Environmental News from India:
- Namdapha National Park is India’s third-largest national park and is home to thousands of species, including tigers, clouded leopards and an endemic species of flying squirrel that has only been observed once by scientists.
- Satellite data show deforestation has increased in the park over the last two decades.
- Members of an Indigenous group called the Yobin have been living in portions of the park for generations, but park authorities consider Yobin settlements to be “encroachments” and the main driver of deforestation and poaching in Namdapha National Park
- In the last few months, authorities have destroyed at least eight Yobin settlements inside the park.
In the sprawling Himalayas, amidst snow-peaked mountains, is a vast swathe of evergreen forest home to majestic tigers, elusive clouded leopards, charismatic hornbills, mystical giant squirrels, enchanting butterflies and bizarre orchids. Comprising some 1,900 square kilometers (734 square miles) in the state of Arunachal Pradesh in Northeast India, Namdapha National Park is India’s third-largest national park and is considered one of Asia’s last large wildernesses as well as a biodiversity hotspot that harbors more than 1,000 floral and some 1,400 faunal species.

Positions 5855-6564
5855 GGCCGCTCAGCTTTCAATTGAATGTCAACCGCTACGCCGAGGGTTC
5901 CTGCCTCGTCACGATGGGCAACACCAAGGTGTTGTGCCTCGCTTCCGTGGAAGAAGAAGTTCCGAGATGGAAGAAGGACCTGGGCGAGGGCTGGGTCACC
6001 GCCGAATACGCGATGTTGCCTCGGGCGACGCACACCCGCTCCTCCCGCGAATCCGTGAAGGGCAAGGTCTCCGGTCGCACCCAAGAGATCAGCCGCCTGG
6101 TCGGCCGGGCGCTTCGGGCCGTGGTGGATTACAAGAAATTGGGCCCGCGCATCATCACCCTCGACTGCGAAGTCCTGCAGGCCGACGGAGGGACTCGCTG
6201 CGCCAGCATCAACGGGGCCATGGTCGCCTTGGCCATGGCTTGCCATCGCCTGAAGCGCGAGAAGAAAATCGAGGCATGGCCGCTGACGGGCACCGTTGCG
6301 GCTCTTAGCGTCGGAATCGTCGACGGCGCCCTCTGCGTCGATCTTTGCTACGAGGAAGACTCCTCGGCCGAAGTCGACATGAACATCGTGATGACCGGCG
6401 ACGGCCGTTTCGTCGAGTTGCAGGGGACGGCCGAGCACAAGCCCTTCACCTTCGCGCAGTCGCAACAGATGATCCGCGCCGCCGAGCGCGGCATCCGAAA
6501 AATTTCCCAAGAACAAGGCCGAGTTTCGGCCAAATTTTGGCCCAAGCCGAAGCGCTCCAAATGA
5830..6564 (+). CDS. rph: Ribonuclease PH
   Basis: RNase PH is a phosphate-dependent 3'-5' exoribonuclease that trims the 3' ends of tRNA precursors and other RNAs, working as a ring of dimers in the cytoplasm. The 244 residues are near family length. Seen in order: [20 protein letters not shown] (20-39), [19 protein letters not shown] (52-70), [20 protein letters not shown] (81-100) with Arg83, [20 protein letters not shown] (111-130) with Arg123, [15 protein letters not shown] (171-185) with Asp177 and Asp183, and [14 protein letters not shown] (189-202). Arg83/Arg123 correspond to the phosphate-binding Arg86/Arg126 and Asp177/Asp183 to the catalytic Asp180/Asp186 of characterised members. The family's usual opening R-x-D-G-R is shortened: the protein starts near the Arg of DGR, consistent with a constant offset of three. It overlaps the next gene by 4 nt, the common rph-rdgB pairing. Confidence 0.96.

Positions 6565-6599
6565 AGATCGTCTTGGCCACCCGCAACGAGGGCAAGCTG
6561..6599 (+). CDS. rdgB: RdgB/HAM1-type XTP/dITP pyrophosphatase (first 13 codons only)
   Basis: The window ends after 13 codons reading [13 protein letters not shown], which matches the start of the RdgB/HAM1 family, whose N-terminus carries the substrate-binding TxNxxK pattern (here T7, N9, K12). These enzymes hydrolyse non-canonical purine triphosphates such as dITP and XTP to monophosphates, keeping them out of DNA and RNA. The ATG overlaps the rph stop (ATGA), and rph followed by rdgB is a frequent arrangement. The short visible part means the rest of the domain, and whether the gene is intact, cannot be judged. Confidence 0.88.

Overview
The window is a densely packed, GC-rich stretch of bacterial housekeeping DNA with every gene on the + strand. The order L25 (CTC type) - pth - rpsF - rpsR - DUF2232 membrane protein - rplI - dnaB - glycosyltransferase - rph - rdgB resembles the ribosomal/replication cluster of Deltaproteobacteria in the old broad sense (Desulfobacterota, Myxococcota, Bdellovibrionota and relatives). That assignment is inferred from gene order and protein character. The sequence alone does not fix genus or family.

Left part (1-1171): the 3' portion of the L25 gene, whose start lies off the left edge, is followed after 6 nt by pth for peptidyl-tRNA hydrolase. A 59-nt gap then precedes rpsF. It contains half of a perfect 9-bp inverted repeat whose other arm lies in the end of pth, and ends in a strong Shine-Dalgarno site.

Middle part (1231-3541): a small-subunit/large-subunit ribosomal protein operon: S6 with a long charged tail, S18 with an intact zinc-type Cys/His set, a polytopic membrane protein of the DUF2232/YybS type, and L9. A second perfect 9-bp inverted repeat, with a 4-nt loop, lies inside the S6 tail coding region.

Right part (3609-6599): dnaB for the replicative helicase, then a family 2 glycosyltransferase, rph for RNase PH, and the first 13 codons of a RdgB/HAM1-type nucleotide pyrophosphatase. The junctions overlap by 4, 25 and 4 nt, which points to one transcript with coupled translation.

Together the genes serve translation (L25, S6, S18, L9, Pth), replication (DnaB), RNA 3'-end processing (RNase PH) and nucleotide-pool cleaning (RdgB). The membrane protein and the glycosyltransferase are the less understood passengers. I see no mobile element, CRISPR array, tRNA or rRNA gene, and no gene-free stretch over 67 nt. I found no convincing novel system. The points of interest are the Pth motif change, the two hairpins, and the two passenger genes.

Murali Krishna Chatakonda, a professor at the Amity Institute of Forestry and Wildlife, India, studies the diversity, ecology and conservation issues of small mammals in the park. “Namdapha is home to some of the unique species [like the] Namdapha gliding squirrel, white-bellied heron, western hoolock gibbon, tiger, marbled cat, clouded leopard, [and] red panda,” Chatakonda said. “The list is pretty long.”
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